Later they kill environmentalist Senora D’Harcourt, who is traveling in the mountains to plan reforestation. She refuses a Civil Guard escort, saying, “We’re not political and we have nothing to do with politics.” She cannot understand why the guerrillas intend to kill her, but, as her engineer tells her:

“They hear but they don’t listen, and they don’t want to understand what you say to them… They’re from another planet.”

As a counterpoint to the death and danger of Lituma and Tomas’ life in the mountains, Vargas Llosa introduces a love story as each night, to distract from their loneliness and fear, Tomas tells Lituma about his ‘girl’, Mercedes. This story, too, begins in violence as Tomas kills the gangster he is meant to be protecting for beating Mercedes:

“I couldn’t take it anymore… I couldn’t stand him hitting you and enjoying it like that. He almost killed you.”

Tomas’ innocence provides welcome relief to the darkness of the rest of the novel, and introduces a note of optimism. Mercedes, far from being pleased at being ‘rescued’, is furious at not only losing the money she was expecting to be paid, but now finding herself on the run(“Who told you to butt in? Who made you my bodyguard, who asked you to protect me?”). Tomas’ innocence is emphasised by Lituma’s running commentary as he tells his story presenting his more cynical world view:

“You didn’t pull out your revolver and shoot him because the stuff he was doing made you sick. Admit that you were jealous.”

One of the most successful formal features of the novel is the way Vargas Llosa tells Tomas’ story as a mixture of Tomas’ speech, Lituma’s interjections, and narrative.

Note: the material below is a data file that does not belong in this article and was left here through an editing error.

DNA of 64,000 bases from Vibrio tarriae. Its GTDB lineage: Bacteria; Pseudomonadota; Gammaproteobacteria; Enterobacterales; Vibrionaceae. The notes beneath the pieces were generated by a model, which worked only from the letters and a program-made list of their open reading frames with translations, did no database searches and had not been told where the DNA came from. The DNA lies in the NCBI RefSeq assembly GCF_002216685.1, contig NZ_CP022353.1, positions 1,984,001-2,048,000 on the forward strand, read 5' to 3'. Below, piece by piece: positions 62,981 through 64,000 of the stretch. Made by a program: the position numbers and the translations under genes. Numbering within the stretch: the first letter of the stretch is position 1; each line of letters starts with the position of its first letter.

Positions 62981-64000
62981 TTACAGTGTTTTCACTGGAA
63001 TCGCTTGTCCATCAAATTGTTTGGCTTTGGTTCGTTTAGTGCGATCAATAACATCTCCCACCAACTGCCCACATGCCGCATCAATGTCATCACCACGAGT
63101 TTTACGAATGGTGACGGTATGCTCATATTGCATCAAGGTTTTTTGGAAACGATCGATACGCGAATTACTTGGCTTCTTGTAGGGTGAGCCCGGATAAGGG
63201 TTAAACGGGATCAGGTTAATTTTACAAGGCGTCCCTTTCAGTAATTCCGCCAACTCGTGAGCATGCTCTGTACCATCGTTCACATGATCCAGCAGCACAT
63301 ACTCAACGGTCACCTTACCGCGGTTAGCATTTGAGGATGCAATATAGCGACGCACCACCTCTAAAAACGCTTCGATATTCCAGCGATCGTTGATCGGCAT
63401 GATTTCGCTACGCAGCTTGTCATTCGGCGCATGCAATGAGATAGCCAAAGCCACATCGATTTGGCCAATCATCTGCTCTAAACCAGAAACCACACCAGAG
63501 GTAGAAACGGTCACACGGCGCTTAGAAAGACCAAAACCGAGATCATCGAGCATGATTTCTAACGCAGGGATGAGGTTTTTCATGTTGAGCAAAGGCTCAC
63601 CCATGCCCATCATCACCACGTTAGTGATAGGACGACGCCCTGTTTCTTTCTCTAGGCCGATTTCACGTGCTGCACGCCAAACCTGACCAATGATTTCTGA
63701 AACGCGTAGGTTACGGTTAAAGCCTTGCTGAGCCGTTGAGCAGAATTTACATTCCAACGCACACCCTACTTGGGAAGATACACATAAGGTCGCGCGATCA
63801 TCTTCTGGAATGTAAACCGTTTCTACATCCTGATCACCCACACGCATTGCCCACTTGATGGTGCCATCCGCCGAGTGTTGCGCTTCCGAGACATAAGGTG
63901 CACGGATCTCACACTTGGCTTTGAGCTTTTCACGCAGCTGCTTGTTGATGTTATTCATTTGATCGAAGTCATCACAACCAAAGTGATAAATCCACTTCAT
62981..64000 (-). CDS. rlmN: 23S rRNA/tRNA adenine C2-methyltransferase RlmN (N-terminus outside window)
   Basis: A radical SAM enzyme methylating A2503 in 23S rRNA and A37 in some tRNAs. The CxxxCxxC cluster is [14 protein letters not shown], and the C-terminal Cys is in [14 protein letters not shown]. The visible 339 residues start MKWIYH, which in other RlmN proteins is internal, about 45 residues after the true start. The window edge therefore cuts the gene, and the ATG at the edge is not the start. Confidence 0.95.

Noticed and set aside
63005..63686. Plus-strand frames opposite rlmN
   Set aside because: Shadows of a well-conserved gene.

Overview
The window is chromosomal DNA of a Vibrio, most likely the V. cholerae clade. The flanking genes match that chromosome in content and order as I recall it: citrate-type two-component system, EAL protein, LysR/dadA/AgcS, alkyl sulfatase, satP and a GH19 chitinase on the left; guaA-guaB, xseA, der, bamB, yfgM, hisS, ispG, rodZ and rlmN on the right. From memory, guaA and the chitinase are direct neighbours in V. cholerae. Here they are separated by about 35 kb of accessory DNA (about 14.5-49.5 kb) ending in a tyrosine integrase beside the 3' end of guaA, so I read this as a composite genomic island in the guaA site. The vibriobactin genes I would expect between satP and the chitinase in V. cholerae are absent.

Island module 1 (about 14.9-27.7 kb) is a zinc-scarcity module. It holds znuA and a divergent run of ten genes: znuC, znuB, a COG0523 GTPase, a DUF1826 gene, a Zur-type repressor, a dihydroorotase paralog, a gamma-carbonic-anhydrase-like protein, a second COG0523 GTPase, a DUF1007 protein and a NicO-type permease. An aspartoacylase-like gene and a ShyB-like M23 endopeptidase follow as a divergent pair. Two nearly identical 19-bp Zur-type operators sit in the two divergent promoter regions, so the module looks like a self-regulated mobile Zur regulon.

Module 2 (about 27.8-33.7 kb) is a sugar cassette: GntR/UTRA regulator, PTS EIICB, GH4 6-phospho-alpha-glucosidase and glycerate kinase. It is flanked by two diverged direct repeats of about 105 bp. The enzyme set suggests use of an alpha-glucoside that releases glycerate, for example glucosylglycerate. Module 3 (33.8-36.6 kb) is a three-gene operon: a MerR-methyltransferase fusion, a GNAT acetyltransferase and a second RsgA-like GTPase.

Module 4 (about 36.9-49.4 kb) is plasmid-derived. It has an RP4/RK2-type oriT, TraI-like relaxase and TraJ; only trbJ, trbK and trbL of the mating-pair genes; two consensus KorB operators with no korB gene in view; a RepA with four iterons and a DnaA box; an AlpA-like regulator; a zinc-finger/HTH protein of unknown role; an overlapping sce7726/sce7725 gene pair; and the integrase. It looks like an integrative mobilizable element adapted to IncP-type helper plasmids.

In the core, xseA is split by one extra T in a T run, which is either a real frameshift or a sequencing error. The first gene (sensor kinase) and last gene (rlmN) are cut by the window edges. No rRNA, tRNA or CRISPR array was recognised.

As the novel progresses it becomes less certain that the guerrillas are responsible for the missing men, as Lituma suspected from the beginning – “Does Sendero ever disappear people? They just kill them and leave their leaflets behind to let everybody know who did it.” As it becomes clear that something even darker and more disturbing has occurred, Lituma questions whether discovering the truth is more dangerous than turning a blind eye, in terms of both his life and his sanity.

Death in the Andes (translated by Edith Grossman, who has gone on to translate a further six of Vargas Llosa’s novels) is perhaps not among Vargas Llosa’s very best novels (one candidate for that title would be The Feast of the Goat which was shortlisted for the Independent Foreign Fiction prize in 2003) but it is certainly at the top of the next tier. It’s a masterclass in conveying all the complexities of its characters and context without ever seeming laboured or labyrinthine. It both succeeds in portraying a particular place and time in Peru’s history, while at the same time exploring the deeper impulses which lie at the heart of how we live our lives. As a contender for the missing IFFP of 1996, it makes a powerful claim.

The Independent Foreign Fiction Prize 1996

July 1, 2020